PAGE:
Arthur: I won’t claim that we are the first company to attach fatty acids to siRNAs or antisense oligos. People have tried it since you know 2006. You know what I think it maybe is, in some ways, there’s a fortunate coincidence of cross fertilization here. Having seen this in other contexts, that it seemed obvious to me that that folks had tried to attach fatty acids to siRNAs, and tried all different ones, but sort of didn’t, you know, have the same appreciation that we brought to the space of how they actually interact with receptors and albumin to be able to leverage that, that knowledge. So, you know, people tried, you know, you probably have, everyone’s probably heard of cholesterol, right? People tried attaching cholesterol, and it worked reasonably well. But, you know, cholesterol hasn’t been safely deployed for anything, whether peptide or otherwise, so that that didn’t work out. And you’ll even see, you know, publications all the way through last year of people attaching a single, fatty acid, you know, so the idea of using fatty acids is by no means novel, I think what we, you know, brought to the table was a, you know, we had conviction that fatty acids were the solution. And we more aggressively pursued, you know, different numbers, orientations, lens, all different kinds of variables, the way I kind of think about it, honestly, is like, small molecule drug development, right, you get a hit. It’s like a one micromolar hit, it barely binds, it’s active. And so that’s kind of what were the field was, you know, when we came to the scene, and then we did SAR, more chemistry, to optimize the way those are presented to cells and to make, you know, orders of magnitude improvement. So that’s, I guess, that’s the way that the incremental benefit that we brought to the space.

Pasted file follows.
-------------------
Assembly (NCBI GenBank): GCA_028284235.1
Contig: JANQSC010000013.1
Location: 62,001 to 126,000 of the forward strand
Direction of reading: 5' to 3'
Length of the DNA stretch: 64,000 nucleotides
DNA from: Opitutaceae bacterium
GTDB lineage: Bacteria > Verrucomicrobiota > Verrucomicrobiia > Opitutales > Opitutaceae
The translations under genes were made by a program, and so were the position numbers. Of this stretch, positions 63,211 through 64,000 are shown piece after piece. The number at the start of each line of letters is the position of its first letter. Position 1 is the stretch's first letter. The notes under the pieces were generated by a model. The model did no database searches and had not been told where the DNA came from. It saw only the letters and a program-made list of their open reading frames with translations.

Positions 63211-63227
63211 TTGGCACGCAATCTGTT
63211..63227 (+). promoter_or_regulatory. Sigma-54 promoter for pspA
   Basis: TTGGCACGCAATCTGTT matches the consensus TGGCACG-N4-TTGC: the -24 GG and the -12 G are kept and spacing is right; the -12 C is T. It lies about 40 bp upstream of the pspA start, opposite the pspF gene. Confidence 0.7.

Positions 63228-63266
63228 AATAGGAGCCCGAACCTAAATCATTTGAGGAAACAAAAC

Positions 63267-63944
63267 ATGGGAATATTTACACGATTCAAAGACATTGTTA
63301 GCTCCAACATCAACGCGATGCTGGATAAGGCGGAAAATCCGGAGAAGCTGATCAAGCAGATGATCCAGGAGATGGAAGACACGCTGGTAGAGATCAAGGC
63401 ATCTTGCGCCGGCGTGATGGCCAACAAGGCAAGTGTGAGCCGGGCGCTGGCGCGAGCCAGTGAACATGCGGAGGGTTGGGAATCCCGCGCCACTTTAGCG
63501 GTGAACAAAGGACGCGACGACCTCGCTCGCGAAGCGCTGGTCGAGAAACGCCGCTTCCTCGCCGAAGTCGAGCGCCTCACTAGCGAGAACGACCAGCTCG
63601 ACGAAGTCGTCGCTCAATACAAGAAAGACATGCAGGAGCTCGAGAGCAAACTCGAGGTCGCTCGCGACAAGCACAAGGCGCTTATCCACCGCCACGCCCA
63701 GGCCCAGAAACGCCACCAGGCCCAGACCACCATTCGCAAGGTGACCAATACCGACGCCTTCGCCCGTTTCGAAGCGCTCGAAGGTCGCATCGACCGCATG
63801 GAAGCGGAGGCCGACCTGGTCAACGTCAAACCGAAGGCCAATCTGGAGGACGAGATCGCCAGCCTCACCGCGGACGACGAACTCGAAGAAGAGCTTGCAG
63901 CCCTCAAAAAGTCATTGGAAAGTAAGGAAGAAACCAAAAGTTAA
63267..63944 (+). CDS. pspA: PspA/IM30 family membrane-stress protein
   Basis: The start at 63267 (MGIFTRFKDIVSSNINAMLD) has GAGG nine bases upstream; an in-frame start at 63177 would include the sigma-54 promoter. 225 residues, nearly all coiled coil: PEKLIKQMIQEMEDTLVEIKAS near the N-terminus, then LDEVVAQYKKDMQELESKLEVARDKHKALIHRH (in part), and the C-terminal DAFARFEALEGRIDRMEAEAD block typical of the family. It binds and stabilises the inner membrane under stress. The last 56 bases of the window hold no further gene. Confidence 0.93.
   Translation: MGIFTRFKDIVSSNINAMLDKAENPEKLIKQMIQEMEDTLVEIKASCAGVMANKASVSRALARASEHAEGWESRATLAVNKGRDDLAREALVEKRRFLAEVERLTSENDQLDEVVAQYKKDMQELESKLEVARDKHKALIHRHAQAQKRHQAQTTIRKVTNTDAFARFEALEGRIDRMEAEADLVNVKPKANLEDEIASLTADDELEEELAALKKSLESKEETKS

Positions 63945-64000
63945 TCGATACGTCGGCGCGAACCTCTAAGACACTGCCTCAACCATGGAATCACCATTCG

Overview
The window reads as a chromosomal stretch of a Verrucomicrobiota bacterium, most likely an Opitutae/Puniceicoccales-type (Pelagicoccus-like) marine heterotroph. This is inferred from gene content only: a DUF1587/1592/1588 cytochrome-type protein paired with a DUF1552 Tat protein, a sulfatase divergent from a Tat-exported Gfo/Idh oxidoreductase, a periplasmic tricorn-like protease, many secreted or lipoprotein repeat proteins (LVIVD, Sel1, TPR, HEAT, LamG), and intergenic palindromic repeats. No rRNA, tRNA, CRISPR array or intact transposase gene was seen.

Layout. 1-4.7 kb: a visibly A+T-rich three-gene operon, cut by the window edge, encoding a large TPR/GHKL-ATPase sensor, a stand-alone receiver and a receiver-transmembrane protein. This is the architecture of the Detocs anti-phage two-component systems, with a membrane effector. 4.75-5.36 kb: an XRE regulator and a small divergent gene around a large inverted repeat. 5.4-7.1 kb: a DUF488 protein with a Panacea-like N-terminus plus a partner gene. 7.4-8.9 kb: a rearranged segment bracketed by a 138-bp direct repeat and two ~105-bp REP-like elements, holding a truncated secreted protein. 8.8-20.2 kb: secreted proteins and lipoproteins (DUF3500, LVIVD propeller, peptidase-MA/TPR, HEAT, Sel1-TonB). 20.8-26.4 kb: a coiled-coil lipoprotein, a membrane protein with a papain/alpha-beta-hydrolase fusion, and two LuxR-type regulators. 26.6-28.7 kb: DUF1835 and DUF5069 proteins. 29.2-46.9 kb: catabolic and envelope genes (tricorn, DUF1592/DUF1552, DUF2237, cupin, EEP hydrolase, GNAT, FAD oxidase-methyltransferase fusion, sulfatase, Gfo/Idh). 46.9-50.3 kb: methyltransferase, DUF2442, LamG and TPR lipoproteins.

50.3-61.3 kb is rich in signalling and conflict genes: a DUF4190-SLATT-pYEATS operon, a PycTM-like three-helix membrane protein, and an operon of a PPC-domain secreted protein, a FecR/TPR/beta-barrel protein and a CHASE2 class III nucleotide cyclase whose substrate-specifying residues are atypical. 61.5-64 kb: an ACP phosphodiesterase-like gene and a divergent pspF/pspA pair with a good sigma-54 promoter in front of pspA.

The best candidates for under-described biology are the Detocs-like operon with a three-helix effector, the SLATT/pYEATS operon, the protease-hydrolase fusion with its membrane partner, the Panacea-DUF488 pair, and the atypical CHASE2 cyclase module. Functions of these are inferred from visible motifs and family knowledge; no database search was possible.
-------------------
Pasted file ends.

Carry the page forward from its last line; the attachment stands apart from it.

Firas Rahhal: I understand. So that brings me right to the topic I want to move into, which is the company of course, that you founded. It’s called DTx, start by me because I’ve never known this, even though for the audience, I’m an investor at through ExSight, our group is one of the investors in your company. How did you come up with the name? DTx? What does it mean?
Arthur: Yeah, this is kind of it’s you’re gonna get a kick out of this. So
Firas Rahhal: I’ve been dying to ask you actually, this case, this gave me an excuse to ask you.
Arthur: So there’s multiple there’s multiple answers to this. So I think the honest answer is the first 100 names we came up with maybe more because I remember the email conversations between the founders. Were all you know, either taken from a website perspective To where we couldn’t afford the domain. So, I guess we ultimately settled for Delivery Technologies. So that’s what the D T stands for. And then where you’re going to kick get a kick out of this is the x actually comes from, you know, when I was younger and I had Instant Messenger, I used to use the x as spaces between initials in my screen name. And so my screen name was Michael Jordan, x, MJ x SP x, Dr. Scottie Pippen, Dennis Rodman, and the access basis. So DT was taken. So we added the x as, the space, you know, what was cool about the x on the logo being almost immediately you could imagine building like a little siRNA off of the x. So you got to be careful what you ask for in the answer to the question.